Edward Victor Garrad

2nd Lieutenant - Royal Fusiliers, 14th Battalion

Royal fusiliers badge

Background Information

Born

Gravesend - 27 January 1892

Academics

King's College, London

Rank

2nd Lieutenant - Royal Fusiliers, 14th Battalion

Campaigns

Died

22 April 1916 age 24

Edward Victor Garrad was born in Gravesend on 27 January 1892 to Barry Lappage Garrad (born 1852 in Hatfield Peveral) and Elizabeth Mary (née Fitzgerald, born 1860 in Lowestoft). In the 1901 Census Edward is listed as living at 3 Upper Castle Cottages, Gravesend with his parents and 2 siblings – older brothers Barry Lappage (born 1882), listed as an Assistant Schoolmaster and Charles Roger (born 1884) who was an Apprentice to a Clothier at a Gentleman’s Outfitters. Barry Garrad senior worked as a Gardener.
The first school that Edward attended was the Kempthorne Street School, a Higher Grade British school located in Kempthorne Street, Gravesend. This school had been open since at least the early 1880s, as it is listed in the 1882 edition of Kelly’s Directory. Kempthorne Street School closed in 1909, with the pupils transferring to the newly built Cecil Road School.
Continuing his education Edward attended The Gravesend County Day School (now Gravesend Grammar School) from 1905 to 1910. The County Day School had been originally opened in 1893 as a school of science and art, located in Darnley Street close to Gravesend Railway Station. (With the move of Gravesend Grammar School in 1938 to its present site in Milton Road, the original school building is now the Victoria Centre for Adult Education). By the time that Edward attended the County School, the 1902 Education Act had been passed and the school had become a recognised Secondary School. Although still a fee-paying school, there were scholarships available, however it is not known whether Edward was a scholarship pupil. The Headmaster at the time was H F A Wigley, BA, FCS. In the School Admissions Register the family address in 1905 is listed as 50 Windmill Street, Gravesend. In the County School Magazine of July 1908, Edward’s story – A Paper Chase and Its Ending – is included, at that time he was in IIIB.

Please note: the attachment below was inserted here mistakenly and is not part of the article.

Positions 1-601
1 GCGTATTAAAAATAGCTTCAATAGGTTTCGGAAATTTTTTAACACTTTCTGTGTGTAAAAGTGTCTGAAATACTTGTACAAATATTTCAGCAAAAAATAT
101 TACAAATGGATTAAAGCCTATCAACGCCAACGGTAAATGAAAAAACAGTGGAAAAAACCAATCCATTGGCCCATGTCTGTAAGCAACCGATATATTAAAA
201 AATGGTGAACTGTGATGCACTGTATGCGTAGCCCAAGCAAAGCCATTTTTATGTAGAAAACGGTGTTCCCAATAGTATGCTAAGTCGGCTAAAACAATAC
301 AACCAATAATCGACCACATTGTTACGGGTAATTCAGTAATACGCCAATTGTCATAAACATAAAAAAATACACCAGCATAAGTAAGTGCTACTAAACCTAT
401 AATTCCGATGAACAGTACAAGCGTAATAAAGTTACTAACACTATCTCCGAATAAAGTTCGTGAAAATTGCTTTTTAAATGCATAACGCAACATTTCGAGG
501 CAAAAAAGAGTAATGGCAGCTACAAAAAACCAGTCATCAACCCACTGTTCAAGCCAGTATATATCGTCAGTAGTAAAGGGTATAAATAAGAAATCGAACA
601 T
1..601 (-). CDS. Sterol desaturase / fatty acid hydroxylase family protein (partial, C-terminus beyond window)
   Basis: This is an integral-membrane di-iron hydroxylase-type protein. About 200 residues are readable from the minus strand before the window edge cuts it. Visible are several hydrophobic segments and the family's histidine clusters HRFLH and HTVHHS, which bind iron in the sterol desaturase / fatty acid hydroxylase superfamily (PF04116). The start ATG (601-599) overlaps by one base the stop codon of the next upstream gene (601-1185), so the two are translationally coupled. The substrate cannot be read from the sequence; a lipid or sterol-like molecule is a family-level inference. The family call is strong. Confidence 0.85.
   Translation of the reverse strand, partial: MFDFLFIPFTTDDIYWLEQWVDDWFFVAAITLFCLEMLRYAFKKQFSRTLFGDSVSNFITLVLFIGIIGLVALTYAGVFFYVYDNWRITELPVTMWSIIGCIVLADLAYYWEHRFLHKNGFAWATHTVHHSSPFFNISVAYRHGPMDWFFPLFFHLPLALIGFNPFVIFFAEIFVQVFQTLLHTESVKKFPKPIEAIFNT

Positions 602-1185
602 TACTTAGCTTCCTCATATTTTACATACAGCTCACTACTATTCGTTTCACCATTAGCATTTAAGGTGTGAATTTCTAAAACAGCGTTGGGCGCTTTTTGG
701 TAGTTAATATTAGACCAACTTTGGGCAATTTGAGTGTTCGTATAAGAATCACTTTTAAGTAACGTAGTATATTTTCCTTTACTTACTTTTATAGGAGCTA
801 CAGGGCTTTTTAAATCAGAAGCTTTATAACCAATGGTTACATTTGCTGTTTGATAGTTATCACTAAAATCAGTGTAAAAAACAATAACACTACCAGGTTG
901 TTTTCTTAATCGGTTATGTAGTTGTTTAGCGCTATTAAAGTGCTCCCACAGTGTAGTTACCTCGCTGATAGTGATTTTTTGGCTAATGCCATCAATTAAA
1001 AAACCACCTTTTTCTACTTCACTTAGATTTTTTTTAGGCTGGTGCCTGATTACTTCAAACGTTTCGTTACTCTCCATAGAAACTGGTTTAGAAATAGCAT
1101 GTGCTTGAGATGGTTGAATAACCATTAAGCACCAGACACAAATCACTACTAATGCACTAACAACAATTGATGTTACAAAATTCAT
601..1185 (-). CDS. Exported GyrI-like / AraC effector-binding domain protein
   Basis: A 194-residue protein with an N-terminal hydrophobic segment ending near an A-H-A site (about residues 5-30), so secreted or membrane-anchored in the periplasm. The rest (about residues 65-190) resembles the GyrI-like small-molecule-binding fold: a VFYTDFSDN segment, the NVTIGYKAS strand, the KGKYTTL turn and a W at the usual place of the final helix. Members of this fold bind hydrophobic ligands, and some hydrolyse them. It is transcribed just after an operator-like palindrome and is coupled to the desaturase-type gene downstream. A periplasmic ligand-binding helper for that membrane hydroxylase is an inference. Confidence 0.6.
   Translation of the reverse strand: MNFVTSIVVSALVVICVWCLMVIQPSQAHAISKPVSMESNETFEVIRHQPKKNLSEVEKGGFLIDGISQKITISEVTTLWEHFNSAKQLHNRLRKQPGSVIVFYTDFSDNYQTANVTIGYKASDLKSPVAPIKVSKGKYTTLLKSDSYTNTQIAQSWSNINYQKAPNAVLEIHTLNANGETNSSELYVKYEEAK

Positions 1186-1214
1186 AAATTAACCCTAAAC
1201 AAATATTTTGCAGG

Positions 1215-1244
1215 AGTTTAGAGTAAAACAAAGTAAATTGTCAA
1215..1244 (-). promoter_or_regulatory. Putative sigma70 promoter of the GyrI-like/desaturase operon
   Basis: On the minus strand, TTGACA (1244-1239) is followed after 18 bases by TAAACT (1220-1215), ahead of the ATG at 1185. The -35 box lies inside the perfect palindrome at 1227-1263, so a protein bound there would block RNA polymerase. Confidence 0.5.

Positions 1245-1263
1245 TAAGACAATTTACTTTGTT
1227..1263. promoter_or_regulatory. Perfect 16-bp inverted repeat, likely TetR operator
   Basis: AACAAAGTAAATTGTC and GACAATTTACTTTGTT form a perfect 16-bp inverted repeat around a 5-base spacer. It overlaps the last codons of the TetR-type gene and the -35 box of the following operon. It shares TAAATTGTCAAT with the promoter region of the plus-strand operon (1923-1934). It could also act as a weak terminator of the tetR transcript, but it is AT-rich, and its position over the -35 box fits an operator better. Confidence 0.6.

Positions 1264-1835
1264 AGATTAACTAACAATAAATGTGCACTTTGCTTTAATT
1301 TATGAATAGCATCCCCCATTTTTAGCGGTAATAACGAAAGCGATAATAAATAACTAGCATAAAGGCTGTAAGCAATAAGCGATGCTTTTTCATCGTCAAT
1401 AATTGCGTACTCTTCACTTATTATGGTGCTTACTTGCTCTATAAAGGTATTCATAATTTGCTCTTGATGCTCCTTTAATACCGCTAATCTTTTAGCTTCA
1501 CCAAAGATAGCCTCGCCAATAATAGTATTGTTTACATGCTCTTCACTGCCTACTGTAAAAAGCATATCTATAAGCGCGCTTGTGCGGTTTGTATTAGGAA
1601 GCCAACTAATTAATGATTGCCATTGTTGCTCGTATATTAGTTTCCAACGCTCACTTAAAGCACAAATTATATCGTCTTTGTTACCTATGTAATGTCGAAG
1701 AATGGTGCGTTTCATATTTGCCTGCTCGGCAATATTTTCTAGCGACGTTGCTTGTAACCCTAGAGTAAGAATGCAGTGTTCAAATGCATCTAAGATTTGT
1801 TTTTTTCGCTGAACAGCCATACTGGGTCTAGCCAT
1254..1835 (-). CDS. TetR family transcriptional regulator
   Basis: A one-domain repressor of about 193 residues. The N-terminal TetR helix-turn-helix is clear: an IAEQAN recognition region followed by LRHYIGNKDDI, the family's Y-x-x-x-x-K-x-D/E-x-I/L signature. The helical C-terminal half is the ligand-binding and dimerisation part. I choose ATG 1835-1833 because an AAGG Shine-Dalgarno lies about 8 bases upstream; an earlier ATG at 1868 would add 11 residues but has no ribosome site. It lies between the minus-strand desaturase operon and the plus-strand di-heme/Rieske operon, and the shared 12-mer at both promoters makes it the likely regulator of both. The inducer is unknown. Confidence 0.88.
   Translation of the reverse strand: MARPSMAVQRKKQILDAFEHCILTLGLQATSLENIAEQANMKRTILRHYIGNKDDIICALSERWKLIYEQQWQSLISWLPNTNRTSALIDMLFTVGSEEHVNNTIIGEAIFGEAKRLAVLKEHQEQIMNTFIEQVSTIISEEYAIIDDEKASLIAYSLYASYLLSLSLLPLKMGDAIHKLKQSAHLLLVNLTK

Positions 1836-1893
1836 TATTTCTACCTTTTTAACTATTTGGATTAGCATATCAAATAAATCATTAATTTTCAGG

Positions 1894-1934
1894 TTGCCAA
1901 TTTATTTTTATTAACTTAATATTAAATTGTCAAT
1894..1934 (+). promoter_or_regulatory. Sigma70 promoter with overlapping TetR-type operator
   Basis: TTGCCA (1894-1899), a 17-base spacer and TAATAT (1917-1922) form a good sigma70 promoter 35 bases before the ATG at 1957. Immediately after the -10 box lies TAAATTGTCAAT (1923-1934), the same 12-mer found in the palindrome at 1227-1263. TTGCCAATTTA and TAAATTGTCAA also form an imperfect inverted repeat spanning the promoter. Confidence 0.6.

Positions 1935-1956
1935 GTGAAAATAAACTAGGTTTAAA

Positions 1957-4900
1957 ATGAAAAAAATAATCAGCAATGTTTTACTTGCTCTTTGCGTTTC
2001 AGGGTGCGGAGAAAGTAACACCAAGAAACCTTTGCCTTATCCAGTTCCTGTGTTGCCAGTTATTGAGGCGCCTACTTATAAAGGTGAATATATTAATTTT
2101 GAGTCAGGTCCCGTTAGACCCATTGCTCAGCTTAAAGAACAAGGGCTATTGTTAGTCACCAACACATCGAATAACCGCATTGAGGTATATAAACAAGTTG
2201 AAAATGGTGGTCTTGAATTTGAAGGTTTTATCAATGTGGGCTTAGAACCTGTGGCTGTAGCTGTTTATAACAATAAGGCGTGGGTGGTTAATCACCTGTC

By the time of the 1911 Census both older brothers had moved out from the family home, Charles had married Agnes Nellie Colyer in 1902 and was living in Norwood as a House Decorator with 2 children. Edward at 19 is listed as a Science student – he was at this time studying at Kings College, London, where he also became a member of the King’s College London Officers Training Corps. After University Edward was employed at the Head Office in London of the County and Westminster Bank, at the same time he was studying for his BA.
After the outbreak of World War One, Edward enlisted with a commission as a 2nd Lieutenant in the Royal Fusiliers, 14th Battalion which was attached to the Loyal North Lancashire Regiment. After training his regiment was sent to Gallipoli, leaving Britain on the 14th November and arriving on 1st December 1915. He served in Gallipoli until January 1916, then Egypt until February and Mesopotamia (now Iraq) from February until his death on 22 April 1916. Edward was reported killed by a sniper after a successful attack on an enemy trench during the last advance in the relief of General Townshend at Kut near the Sunnii-yat position. He was buried where he fell.
Edward Victor Garrad is remembered at Basra Memorial, Iraq – Panel 27, and the Memorial Books for King’s College and the London School of Economics, also the Masonic Roll of Honour (Mother Lodge – the Royal Colonial Institute No. 3556).
His brother Barry married Cicely Wilson-Taylor in 1915 and served as a Lieutenant in charge of anti-aircraft at Waltham Abbey. Father Barry Garrad died later in 1916, he was buried on 7 December 1916.

Basra, Iraq